There’s an oft-repeated idea among writers that each manuscript is better than the last, in terms of craft. The more you write, edit, get feedback, revise, the more you learn. Your pacing gets better, your prose gets tighter. Your whole career as a writer is a macrocosm of the process of editing a single book. Each round makes it better; with each round, you learn something.

I’ve written two novels. The first has had the crap revised out of it and is querying. I’m in my first round of edits on the second.

The first, FROM UNDER THE MOUNTAIN, started as a forum role-playing game when I was in tenth grade. I began writing the novel version not long after that, and it stalled for several years before I revived for a second forum. It was only after that stalled that I became serious about writing this story and finished the first draft, a little less than two years ago.

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The advertising banner for the second forum version.

Though I scrapped a lot of the original, I was still working with content that was six+ years old. It needed a lot of editing. The stuff I added to the new first draft mimicked my earlier style, so that needed trimmed down too. It was my first concerted to write and edit a novel for publication, and it was a crash course on wordiness, pacing, characterization, voice, all that.

Fast forward to September 2013, which is when I started my sci-fi first draft. I wrote it without an outline, 2k words a day (give or take), and finished it in two months. I let it sit for a few weeks and then started editing it right before Christmas.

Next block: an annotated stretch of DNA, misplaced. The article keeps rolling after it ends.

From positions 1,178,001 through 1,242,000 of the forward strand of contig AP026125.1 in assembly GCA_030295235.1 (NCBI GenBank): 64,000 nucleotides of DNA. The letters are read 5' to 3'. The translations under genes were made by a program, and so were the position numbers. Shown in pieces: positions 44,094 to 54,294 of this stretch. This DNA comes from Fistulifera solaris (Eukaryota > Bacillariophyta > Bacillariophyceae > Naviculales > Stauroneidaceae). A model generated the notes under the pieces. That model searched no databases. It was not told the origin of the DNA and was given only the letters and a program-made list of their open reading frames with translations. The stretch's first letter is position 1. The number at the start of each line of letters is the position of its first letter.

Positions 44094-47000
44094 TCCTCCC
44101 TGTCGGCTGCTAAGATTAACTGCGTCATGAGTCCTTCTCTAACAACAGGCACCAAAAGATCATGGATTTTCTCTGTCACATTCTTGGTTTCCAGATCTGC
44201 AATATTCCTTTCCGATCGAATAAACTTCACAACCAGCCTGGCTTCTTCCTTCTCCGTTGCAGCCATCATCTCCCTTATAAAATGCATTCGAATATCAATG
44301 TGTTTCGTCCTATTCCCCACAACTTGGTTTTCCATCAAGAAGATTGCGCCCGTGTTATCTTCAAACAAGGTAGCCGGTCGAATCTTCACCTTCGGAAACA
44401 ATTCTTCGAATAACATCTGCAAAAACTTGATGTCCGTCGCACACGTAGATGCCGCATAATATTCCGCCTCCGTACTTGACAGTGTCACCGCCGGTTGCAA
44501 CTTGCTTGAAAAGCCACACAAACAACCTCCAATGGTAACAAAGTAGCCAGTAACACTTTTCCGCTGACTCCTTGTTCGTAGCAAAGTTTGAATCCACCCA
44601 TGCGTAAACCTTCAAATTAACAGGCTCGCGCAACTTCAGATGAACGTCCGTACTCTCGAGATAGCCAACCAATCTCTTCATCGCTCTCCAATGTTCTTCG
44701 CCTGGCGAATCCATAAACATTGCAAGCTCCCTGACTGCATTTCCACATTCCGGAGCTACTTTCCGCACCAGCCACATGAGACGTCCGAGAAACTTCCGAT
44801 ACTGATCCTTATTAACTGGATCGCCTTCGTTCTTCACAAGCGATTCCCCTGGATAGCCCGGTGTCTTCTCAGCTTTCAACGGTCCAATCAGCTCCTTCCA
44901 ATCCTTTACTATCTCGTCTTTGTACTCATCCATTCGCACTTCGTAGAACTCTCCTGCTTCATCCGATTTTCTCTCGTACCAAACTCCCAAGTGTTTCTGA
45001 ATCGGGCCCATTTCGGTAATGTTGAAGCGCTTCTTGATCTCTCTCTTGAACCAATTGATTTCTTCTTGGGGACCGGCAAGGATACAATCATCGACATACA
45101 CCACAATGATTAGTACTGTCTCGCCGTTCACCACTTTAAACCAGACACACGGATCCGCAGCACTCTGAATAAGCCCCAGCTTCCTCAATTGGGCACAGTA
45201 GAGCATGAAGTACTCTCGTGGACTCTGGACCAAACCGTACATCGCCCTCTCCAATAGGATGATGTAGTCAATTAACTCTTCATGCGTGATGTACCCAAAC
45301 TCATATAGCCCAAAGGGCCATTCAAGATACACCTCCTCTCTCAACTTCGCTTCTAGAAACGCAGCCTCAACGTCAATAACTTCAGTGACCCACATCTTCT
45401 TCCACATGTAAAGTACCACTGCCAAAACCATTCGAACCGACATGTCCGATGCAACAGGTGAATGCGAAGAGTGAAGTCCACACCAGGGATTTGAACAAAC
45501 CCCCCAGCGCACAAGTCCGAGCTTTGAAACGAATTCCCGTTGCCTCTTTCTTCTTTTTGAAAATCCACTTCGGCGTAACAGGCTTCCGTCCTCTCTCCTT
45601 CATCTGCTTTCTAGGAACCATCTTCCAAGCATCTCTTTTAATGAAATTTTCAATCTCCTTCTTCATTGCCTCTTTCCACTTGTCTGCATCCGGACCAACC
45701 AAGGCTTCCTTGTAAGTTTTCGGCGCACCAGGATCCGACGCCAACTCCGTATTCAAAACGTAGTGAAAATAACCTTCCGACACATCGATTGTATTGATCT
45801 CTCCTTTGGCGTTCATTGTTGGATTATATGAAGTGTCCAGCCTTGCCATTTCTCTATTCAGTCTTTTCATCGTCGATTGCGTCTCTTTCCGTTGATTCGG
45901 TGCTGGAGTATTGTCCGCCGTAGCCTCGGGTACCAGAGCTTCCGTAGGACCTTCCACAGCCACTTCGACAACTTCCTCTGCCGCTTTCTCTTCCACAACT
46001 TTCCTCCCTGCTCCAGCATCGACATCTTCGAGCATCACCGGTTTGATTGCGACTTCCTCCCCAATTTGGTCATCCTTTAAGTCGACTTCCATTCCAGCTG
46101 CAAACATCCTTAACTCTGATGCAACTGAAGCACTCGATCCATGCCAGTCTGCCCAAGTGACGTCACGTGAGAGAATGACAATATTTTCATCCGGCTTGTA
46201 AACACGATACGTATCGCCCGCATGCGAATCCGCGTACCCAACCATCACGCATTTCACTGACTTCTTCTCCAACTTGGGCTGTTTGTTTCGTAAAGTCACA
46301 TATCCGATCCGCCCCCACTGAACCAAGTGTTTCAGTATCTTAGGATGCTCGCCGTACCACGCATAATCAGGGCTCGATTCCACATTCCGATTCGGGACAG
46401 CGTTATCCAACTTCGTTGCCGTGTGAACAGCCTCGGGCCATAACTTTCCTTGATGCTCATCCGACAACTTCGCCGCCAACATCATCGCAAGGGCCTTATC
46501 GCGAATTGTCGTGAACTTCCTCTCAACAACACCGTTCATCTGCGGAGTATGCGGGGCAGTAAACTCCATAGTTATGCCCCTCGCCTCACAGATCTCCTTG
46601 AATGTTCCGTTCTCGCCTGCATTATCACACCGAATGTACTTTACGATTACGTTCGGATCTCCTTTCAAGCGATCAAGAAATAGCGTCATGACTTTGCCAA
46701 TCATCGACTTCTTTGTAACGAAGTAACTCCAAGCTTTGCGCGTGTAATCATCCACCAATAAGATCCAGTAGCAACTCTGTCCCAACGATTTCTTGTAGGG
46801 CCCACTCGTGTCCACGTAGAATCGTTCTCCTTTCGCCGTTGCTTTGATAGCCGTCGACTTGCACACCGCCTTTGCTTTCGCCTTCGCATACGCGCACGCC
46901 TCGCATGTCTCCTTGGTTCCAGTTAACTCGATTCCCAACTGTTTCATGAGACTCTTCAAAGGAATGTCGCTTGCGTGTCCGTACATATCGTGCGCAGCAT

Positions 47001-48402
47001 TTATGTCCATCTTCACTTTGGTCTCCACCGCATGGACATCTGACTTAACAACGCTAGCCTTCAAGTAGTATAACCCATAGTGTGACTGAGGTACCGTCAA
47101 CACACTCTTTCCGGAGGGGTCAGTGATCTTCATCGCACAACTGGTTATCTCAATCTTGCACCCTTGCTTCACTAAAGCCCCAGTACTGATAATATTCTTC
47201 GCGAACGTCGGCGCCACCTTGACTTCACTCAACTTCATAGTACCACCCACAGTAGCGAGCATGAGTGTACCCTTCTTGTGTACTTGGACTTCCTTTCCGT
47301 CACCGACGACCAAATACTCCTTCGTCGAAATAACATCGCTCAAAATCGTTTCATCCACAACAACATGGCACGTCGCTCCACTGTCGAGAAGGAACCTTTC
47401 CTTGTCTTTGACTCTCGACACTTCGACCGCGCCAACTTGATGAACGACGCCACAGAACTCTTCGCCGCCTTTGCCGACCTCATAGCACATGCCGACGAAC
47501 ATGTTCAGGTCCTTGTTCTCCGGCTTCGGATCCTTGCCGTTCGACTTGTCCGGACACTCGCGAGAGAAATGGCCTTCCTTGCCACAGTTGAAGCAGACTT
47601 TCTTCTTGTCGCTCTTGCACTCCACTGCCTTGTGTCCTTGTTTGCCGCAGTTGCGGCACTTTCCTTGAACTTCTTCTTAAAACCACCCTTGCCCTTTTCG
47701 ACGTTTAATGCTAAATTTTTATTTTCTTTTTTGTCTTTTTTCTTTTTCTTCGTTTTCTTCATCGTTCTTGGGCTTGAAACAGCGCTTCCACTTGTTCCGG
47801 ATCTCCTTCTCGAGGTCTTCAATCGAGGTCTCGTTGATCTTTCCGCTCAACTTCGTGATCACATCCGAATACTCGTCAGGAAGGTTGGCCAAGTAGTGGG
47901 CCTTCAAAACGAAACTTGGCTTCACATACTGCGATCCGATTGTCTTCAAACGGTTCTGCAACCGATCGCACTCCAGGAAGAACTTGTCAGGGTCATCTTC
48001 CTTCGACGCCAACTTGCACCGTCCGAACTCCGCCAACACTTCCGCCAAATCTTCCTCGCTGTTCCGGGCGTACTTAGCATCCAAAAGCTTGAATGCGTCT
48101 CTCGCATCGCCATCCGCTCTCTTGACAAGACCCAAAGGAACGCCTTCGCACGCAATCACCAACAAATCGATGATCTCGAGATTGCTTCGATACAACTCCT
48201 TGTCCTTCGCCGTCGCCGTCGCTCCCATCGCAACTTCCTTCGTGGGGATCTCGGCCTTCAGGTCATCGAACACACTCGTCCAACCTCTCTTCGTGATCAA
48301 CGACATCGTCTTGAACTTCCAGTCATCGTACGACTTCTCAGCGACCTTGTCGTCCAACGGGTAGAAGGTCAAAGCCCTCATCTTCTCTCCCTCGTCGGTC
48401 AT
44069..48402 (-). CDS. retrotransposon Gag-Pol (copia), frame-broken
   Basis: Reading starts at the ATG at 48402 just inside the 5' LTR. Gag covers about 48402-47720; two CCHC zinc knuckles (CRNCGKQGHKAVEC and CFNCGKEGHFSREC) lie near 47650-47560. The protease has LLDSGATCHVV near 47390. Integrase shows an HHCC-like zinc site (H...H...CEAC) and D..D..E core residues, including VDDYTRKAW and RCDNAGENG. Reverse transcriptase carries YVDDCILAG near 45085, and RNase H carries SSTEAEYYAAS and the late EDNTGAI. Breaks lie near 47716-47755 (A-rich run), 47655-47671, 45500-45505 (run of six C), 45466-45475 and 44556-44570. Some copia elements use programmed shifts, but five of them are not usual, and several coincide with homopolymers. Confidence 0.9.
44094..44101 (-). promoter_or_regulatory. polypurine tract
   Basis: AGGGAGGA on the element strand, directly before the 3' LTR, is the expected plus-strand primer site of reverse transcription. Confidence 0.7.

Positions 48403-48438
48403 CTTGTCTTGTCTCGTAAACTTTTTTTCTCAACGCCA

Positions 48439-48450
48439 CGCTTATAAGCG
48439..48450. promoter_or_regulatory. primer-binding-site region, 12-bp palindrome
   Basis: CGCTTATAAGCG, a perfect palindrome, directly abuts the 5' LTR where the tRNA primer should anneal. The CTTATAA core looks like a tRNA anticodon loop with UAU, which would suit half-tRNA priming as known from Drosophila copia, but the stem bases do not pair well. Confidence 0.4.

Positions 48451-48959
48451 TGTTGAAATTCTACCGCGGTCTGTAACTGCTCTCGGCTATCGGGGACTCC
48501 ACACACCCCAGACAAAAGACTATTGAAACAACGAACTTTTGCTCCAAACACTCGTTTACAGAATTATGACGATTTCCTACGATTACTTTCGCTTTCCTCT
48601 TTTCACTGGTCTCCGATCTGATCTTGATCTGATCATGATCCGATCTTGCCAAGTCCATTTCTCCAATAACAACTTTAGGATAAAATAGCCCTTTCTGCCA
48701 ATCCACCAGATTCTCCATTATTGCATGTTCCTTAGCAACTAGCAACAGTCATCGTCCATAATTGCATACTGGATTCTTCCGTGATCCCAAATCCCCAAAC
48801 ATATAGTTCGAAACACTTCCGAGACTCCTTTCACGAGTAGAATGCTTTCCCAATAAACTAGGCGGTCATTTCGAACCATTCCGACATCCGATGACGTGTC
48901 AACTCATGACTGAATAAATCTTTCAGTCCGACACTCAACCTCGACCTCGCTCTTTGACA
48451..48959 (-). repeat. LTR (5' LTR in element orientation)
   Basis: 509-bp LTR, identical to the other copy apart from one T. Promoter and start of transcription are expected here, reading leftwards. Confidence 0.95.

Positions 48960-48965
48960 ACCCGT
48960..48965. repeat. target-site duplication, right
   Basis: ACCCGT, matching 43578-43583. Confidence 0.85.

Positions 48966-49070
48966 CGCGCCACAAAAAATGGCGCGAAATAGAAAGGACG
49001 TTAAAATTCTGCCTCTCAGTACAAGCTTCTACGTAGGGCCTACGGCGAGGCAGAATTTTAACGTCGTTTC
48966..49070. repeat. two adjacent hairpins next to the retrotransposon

And…I haven’t done much. And it’s kind of weird.

I’m almost through the MS and all I’ve done is clean up some prose and confirm some spellings. It makes me nervous. It makes me wonder if I let it sit long enough. Where is my plot overhaul? Where is my pile of cut words?

It got me thinking about this idea of improvement with each manuscript. I went into this round of edits expecting to gut my MS the same way I did the first one, but the truth of the matter is these manuscripts were not created equal. I was a much better writer in September 2013 than I was in June 2012–or in 2006!

Does this mean my sci-fi MS needs no editing? Please. What nonsense. But suffice it to say I’m eager to get new eyes on it, because it looks like I’ll need someone else to point problems out and jumpstart my brain.

So, on that note, I am looking for beta readers and critique partners! Here is the (really, really) rough blurb for the MS, which is still untitled. If you’re interested in reading, drop me a line in the comments, by email, or on Twitter @CaitSpivey.

Five years ago, eighteen-year-old Murray Baines ran away from home in a sentient spaceship she named Lane. This incredible being can jump fluidly through time and space, and he’s the only one of his kind Murray’s ever seen; but she asks no questions. Instead, she uses his talents to steal and trick her way through the universe, just her and Lane.

All that changes when she smacks into Blythe in a marketplace. With a male body and a preference for female pronouns, Blythe is confusing and inconvenient and all Murray wants to do is drop her stowaway off as soon as possible.

They’re attacked on Blythe’s home planet by a hauntingly familiar creature who is able to travel the same insane distances just as quickly as Lane. The creature follows them as they jump from galaxy to galaxy until finally Murray realizes: she can’t run away this time. She has to solve the mystery of Lane and the creature before her reason for running is exposed.

 

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3 thoughts on “Writing on a Learning Curve

    1. Awesome, thanks Emma! I’m finishing it up this weekend, and then I send it out next week. 😀

      And I so feel you on having a lot of projects. No rush!

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